(Bloomberg) -- Facing a shrinking pool of dealers in a key part of the $2.6 trillion money-fund industry, Deborah Cunningham did something last month she's never done before in her 34 years at Federated Investors. She arranged one of these collateral trades directly with an new partner - an insurance company.

Cunningham, chief investment officer for global money markets at Pittsburgh-based Federated, is seeking alternatives to traditional counterparties for repurchase agreements, or repos, as new regulations drive banks from the business. With that market contracting, money funds are finding new ways to get the securities they need, opening a door for other institutions to step into roles once dominated by banks.

"We sort of went down the non-traditional path and used an insurer we deal with on a direct repo basis, which is the first time we went outside the bank or broker-dealer market," Cunningham said in New York at a panel on money markets organized by the Center for Business Innovation. "Traditional collateral is in short supply."

The new trading relationships are being forged by a confluence of post-crisis regulations that are both driving up demand for low-risk, short-term securities such as repo transactions while at the same time making the trades more costly for banks that act as middlemen.

Meanwhile, the supply of short-term Treasury bills that asset managers seek is at multi-decade lows.

J.P. Morgan expects an extra $900 billion of demand for government securities during the next 18 months, putting pressure on a sizable chunk of the $1.4 trillion bill market.

The mismatch between supply and demand has been so acute that four-week bill rates fell to minus 0.0304% on April 29, the lowest on a closing basis since December 2008. The Treasury said it would increase issuance to meet growing demand.


Many top U.S. asset managers, from Federated to Fidelity Investments to BlackRock, are diverting assets into government debt from money-market funds that invest in company IOUs known as commercial paper.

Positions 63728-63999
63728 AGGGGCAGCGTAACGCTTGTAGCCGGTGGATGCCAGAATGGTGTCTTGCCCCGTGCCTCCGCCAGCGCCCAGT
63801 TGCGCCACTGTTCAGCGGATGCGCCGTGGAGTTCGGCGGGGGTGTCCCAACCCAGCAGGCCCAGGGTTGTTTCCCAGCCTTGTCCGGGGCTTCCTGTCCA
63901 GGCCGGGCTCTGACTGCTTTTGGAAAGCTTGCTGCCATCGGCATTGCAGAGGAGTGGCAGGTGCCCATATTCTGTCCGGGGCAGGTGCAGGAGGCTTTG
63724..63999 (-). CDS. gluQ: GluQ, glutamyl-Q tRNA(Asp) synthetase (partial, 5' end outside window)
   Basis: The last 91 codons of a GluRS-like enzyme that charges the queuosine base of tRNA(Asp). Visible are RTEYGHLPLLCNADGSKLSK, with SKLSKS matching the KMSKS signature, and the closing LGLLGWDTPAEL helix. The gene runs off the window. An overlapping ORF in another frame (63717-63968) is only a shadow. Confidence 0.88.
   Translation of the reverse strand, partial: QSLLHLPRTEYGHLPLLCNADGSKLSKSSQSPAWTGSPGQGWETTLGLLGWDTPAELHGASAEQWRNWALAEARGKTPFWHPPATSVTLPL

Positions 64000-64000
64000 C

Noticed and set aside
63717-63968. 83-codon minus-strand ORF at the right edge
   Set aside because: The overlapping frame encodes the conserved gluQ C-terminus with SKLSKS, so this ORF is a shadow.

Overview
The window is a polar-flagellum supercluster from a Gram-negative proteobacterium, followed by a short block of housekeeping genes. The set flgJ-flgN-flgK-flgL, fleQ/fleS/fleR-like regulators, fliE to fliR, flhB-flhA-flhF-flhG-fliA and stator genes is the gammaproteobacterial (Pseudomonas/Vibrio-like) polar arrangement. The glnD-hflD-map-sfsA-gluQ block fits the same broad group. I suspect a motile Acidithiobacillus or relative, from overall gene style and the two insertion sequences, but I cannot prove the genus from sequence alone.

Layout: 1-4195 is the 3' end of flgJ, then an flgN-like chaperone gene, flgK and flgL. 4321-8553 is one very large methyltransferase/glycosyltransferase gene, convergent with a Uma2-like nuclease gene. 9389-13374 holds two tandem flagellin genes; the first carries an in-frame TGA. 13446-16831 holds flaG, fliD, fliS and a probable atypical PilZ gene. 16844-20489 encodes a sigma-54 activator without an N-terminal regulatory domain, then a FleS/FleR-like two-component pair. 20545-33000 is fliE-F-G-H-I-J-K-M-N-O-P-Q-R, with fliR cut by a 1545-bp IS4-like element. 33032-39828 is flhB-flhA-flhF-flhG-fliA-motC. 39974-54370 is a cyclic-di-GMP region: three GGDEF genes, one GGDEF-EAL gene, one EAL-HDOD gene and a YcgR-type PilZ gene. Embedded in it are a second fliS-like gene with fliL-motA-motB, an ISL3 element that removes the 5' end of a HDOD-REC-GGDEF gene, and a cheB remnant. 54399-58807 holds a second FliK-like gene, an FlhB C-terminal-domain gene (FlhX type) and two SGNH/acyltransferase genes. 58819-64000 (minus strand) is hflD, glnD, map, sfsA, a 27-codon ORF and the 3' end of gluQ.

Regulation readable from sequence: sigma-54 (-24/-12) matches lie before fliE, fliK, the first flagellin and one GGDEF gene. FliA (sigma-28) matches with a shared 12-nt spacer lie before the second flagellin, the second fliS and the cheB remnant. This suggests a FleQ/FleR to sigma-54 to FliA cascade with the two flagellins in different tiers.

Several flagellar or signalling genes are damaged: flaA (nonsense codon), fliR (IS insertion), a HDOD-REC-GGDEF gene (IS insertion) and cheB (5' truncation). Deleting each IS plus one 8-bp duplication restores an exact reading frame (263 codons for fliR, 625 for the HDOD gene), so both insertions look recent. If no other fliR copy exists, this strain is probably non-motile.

The change comes as Securities and Exchange Commission regulations set to take effect in 2016 will no longer allow funds that invest primarily in commercial paper to report a fixed $1 share value, requiring values to float instead.

The amount financed daily through the tri-party repo system, where banks lend the securities used as collateral and clearing banks serve as middlemen, is down 17% to $1.62 trillion as of May 11 from $1.96 trillion in December 2012, data compiled by the Fed show. J.P. Morgan and Bank of New York Mellon are the two institutions serving as the industry's clearing banks.

There may be more change to come. Joe Abate, money-market strategist at Barclays, predicts that part of this market may contract another 20% in the next year or two, even after U.S. financial institutions have already reduced their balance sheets to comply with capital requirements and the risk-curbing rules of the Dodd-Frank Act.


"The largest, capital-constrained banks are not providing enough repo to meet market demand from money funds," Abate wrote in a June 5 note. "Balance sheet reporting pressures are intensifying and have reduced liquidity in the market for Treasury collateral."

Given the dearth of places to put cash, many money funds have turned to the Federal Reserve.

In the Fed's reverse repo program, it temporarily borrows cash using Treasuries as collateral, reversing the process typically the next day. Since 2013 the Fed has been testing the program as a one of the tools it may use when it removes its unprecedented accommodative monetary policies.

Cunningham is trying not to let Federated become too reliant on the central bank since the program isn't permanent.

"We strive each and every day to have 17, or 18 or 20 or so different counterparties that we are always dealing with," Cunningham said during the panel.

"They each might not always have the best rate or all the collateral we need. Becoming dependent on an unnatural player in the marketplace, the New York Fed, is something that is not necessarily anything we want to become too comfortable with."


The Fed caps daily usage of its overnight reverse repos at an aggregate $300 billion for its more than 100 counterparties. The Fed's share of the tri-party repo market reached a peak of around 30% in May, according to Barclays.

The changing market has also been a boon to smaller financial firms. The average daily repo volume for Boca Raton, Florida-based broker/dealer AVM has risen 63% to $80 billion in the past two years, with an increasing percentage of direct repo, according to Jeff Kidwell of AVM, who also spoke at the panel.

That comes as dealers' matched-book repo, where banks rely on repurchase agreements and securities lending to fund clients while using the same collateral and terms to borrow themselves, falls. "A lot of people are coming to us because they can no longer leave their cash at the banks," Kidwell said.

"Regulations that are already being implemented and more that are ongoing will cause banks to trim their capital more and their repo matched-book activity."

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